The podcast of Catholic culture: 134 – The political form of evil

June 13, 2022

DC Schindler’s book The politics of reality: the Church between liberalism and integralism he is one of the richest voices in the ongoing Catholic debate on liberalism, political authority, the common good and the relationship between Church and State.

Schindler offers subtle and compelling arguments as to why liberalism is “the political form of evil,” consisting specifically of the rejection of the Christian form – specifically, the Hebrew-Greco-Roman synthesis embodied in the Catholic Church.

Liberalism creates a situation like that described by comedian Stephen Wright: “Last night someone broke into my apartment and replaced everything with exact duplicates.” It adopts aspects of the Western tradition but only on a radically different basis, with a fragmented vision of reality. Even when liberalism claims to make room for religious tradition, it does so only by reconceiving religion as a mere object of individual choice, that is, precisely as non-traditional.

But Schindler goes beyond the critique of liberalism, proposing a profound and beautiful ontology of the social order and a model of the relationship between Church and State somewhat different from that proposed by Catholic fundamentalists.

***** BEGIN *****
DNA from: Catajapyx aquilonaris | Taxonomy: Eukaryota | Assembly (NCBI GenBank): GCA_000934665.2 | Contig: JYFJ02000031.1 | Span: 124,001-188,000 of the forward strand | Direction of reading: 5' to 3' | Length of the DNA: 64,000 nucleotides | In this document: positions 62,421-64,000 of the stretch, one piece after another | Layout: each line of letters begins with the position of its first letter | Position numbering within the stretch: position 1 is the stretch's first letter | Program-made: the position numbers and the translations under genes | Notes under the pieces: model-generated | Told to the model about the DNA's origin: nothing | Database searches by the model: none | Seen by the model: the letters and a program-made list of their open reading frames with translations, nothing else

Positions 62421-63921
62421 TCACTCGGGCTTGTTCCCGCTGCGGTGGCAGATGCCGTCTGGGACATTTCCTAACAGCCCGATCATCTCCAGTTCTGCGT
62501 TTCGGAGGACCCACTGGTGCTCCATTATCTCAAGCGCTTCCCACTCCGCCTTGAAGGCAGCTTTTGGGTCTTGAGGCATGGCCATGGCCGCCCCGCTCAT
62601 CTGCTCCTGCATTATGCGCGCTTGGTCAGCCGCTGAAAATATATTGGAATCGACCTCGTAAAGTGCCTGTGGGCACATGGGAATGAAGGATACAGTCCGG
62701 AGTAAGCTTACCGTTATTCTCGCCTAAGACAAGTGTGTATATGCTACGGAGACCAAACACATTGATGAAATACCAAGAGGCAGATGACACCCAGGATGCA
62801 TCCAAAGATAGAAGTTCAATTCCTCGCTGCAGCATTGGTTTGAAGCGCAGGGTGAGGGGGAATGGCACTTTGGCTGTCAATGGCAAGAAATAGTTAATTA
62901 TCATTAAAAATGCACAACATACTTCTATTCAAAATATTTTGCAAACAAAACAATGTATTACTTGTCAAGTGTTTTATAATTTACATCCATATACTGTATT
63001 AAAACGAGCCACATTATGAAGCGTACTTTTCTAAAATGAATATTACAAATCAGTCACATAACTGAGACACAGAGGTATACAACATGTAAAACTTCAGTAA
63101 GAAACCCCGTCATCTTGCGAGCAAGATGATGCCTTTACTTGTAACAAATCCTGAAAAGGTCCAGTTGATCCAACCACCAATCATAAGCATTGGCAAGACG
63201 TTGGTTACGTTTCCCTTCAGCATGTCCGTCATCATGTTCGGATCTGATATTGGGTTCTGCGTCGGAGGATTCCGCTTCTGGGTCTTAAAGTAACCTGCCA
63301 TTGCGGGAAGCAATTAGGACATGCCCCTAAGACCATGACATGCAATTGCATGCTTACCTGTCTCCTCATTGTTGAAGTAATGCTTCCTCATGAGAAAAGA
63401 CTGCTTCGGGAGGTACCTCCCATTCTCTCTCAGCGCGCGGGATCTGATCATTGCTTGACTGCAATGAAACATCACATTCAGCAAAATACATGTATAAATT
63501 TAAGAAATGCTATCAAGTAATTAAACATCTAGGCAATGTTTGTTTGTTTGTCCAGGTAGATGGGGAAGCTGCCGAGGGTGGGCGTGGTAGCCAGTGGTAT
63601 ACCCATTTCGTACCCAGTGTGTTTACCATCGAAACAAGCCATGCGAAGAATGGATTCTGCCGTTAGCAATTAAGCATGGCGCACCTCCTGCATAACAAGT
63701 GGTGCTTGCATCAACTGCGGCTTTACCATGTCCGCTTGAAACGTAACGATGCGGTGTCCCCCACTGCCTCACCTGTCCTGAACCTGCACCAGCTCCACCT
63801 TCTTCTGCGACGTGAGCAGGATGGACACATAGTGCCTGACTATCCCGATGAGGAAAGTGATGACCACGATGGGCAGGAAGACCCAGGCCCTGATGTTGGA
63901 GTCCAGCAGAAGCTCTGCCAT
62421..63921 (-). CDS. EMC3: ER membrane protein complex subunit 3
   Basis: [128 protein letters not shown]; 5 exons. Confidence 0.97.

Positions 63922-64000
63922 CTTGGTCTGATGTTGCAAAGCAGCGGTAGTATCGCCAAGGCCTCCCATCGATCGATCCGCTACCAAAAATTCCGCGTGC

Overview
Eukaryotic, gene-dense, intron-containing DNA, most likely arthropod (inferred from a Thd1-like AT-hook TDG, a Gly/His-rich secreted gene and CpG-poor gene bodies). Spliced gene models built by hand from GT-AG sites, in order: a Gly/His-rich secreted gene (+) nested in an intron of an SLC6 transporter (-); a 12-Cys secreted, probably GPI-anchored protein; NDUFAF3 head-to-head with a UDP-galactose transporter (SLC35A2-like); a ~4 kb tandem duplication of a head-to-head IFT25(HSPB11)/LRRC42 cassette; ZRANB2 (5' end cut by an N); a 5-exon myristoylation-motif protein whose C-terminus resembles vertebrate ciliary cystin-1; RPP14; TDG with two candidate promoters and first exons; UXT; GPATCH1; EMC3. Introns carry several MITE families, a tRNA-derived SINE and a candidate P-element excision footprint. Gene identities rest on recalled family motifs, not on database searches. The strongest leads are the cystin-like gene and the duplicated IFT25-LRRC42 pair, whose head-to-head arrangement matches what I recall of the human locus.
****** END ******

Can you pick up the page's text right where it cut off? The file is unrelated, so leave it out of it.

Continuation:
Schindler joins the podcast to discuss the book, including topics such as:

  • Because to object to non-liberal philosophy as “impracticable” is a rejection of man as a rational creature
  • The false claim of neutrality (or non-confessionalism) of liberalism
  • The “Christian form” and its fragmentation
  • Why liberalism is “the political form of evil”
  • The roots of liberalism in medieval nominalism
  • The anti-Catholic meaning of the “laws of nature and the God of nature” of the Declaration of Independence
  • How the “neutral square” subverts every tradition it “makes room for”
  • The problem of distinguishing “civil society” from the state
  • Because ownership is fundamental to understanding the relationship between individuals and society

They left

The politics of reality

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